Flipping the retail script

Leveraging the traditional store to boost customer value, Os & Oakes unlocks the hidden value of brick-and-mortar retail

Photo: Os & Oakes co-founder and CEO Erika Oakes

FOR SOME BUSINESSES, being able to go online-only has a certain appeal: low overhead, flexibility and none of those pesky rent cheques to cut for the brick-and-­mortar location.

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These days, the ‘online experience’ is highly prized, an often obsessively engineered attempt to translate all the things that define a brand into digital code. Indeed, during the pandemic, being able to do so effectively often meant the difference between growth and a going-out-of-business sale.

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But for Os & Oakes, the child-and-adult clothing retailer started by Londoner Erika Oakes and her brother Michael in 2016, the opposite has always had the most appeal.

Their first few children’s clothing lines, launched back in 2016 and 2017, had been a success, selling out quickly, and the online-only business was growing — especially as they expanded into adult-sized versions of the simple, locally-made items, which proved a hit.

Oakes decided to take a stab at running an in-­person store. The Os & Oakes location on Adelaide Street, opened in early 2019, let them experiment with in-person retailing and figuring out what their identity would be in the real world, as opposed to the virtual one.

Flipping the retail script retail Cover Story

“Something I love about owning a business is the customer interaction and getting to see my customers enjoy the product,” Oakes says. “And I feel like that is something you’re always able to see when you have a retail store. You can get great feedback, and it gives you a bit of purpose when you have your business.

“I had some small goals in my head — that if I was able to make it work we would keep it going and if not we would go back to online,” she continues. “For me, it was just about making the online experience happen indoors. We have that local vibe, that attachment to that community. I try, when I can, to carry local brands in addition to our items — to kind of bring that online experience back into the store.”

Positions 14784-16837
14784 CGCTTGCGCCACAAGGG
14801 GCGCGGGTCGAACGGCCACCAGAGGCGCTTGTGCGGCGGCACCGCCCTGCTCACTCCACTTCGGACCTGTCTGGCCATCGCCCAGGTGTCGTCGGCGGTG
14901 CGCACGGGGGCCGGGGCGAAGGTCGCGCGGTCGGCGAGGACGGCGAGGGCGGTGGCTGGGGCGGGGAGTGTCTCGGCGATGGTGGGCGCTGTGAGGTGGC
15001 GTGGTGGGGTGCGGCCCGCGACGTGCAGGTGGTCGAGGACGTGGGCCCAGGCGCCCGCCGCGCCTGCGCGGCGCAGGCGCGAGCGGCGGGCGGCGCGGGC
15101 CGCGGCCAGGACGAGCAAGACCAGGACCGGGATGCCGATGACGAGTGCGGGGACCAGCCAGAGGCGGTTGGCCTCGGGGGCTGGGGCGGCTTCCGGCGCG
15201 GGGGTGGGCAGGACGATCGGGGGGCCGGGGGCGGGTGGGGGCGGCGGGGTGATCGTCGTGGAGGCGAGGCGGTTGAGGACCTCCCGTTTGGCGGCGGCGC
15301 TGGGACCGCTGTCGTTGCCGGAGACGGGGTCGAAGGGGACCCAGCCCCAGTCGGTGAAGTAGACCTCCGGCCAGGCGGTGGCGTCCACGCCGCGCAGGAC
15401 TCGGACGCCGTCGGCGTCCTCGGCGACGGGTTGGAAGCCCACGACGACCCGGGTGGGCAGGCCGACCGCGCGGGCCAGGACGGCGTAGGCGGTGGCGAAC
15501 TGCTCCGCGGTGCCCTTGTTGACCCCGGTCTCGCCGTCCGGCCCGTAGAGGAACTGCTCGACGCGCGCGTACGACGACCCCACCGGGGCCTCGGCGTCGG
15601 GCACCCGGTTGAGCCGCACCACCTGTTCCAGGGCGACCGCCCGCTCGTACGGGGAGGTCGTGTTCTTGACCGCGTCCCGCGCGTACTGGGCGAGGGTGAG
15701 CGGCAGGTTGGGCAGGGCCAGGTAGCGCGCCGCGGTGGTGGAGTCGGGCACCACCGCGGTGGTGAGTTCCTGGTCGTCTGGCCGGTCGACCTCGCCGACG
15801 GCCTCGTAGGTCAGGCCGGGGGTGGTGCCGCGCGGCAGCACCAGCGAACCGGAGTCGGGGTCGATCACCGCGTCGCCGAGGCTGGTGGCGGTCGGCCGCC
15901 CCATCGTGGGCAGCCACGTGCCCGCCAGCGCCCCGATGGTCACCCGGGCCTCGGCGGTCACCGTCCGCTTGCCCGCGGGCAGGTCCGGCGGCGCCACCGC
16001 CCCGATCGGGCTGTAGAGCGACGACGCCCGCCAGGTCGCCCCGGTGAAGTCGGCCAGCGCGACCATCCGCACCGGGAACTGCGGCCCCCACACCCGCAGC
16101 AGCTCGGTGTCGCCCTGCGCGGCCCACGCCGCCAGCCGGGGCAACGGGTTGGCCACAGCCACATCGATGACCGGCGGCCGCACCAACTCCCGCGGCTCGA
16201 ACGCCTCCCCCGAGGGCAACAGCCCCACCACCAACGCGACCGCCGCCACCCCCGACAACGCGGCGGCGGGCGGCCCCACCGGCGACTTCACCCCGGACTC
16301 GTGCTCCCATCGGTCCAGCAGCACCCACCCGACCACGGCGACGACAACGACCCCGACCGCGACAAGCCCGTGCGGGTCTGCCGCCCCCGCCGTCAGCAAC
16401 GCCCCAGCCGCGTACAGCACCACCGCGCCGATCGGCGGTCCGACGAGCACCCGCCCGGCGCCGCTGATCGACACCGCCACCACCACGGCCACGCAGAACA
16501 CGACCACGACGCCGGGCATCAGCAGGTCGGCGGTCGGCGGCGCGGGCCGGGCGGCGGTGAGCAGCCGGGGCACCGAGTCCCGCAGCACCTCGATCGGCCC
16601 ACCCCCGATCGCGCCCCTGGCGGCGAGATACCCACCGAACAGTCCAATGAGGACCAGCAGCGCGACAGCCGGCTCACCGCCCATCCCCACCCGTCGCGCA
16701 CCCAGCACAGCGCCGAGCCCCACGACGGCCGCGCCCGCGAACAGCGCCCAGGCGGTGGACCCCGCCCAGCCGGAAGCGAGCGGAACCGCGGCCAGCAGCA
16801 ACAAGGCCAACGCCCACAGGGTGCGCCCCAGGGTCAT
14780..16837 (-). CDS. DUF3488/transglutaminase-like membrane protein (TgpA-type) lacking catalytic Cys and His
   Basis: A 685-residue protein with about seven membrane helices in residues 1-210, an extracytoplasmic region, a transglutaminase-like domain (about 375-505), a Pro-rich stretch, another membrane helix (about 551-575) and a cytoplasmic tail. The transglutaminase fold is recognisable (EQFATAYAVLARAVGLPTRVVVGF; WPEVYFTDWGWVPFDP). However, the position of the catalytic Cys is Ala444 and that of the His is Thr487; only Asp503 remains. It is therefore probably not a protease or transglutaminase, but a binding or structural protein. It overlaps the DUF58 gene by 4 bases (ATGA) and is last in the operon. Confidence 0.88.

Now, nearly four years and one global pandemic later, Os and Oakes — a team of “six people, and growing” — is on the move again, into a retail unit in the former Porsche dealership near Oxford and Wonderland roads.

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“This move is almost a lateral move, it’s not an ­expansion,” Oakes says. For one thing, there’s no massive increase in square footage — it’s actually a bit smaller, although it allows them to consolidate their inventory into one location, where previously they needed a second warehouse space to do so.

It also meets their customers closer to where they are: a high-traffic shopping area geared to young families.

“This new opportunity on Oxford Street is in the ­middle of everything,” Oakes says. “We want the opportunity to be near families and our customers, and that’s where they are.”

“For me, it was just about making the online experience happen indoors. We have that local vibe, that attachment to that community” ―Erika Oakes

With a new location comes something of a blank canvas, and when we spoke they were in the closing stages of getting the store polished and ready for its early December opening. “I do think to its a great opportunity for us to make the space ours,” Oakes says. “We get to pick all the finishes and make it our own brand.”

Asked if she thinks the move will signal a larger shift in the mentality of the company or her own goals, Oakes says she’s not trying to change anything about the way the company, a certified B-Corp that has put an emphasis on sourcing inventory and suppliers locally and sustainably, is going to be run.

Flipping the retail script retail Cover StoryPhoto: Jordanna Szalkai and Erika Oakes

“In terms of the business, I think I’m going to run it the same way,” she says — why fix what doesn’t seem broken. If anything, it’s about efficiency. “In terms of our team it will be great move. At this point we have people working at two separate locations at times, so being in one location, altogether, will make us more effective as a team, so I love that.”

Really, at the end of the day, you can do as much accounting of the technical pros and cons of a move as you like, but the real truth of it comes through in how excited Oakes sounds about it.

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Nothing was really normal through 2020 or 2021, she says, but opening a new store in 2022 has a certain fresh start quality. And that’s exciting to her.

“I’m always present in the store,” she says. “Maybe I should be working on more partnerships and things like that, but I just love experiencing and helping our customers. We’re excited to make a move in this climate — it’ll be a nice start, over in the other end of the city.” Flipping the retail script retail Cover Story Kieran Delamont

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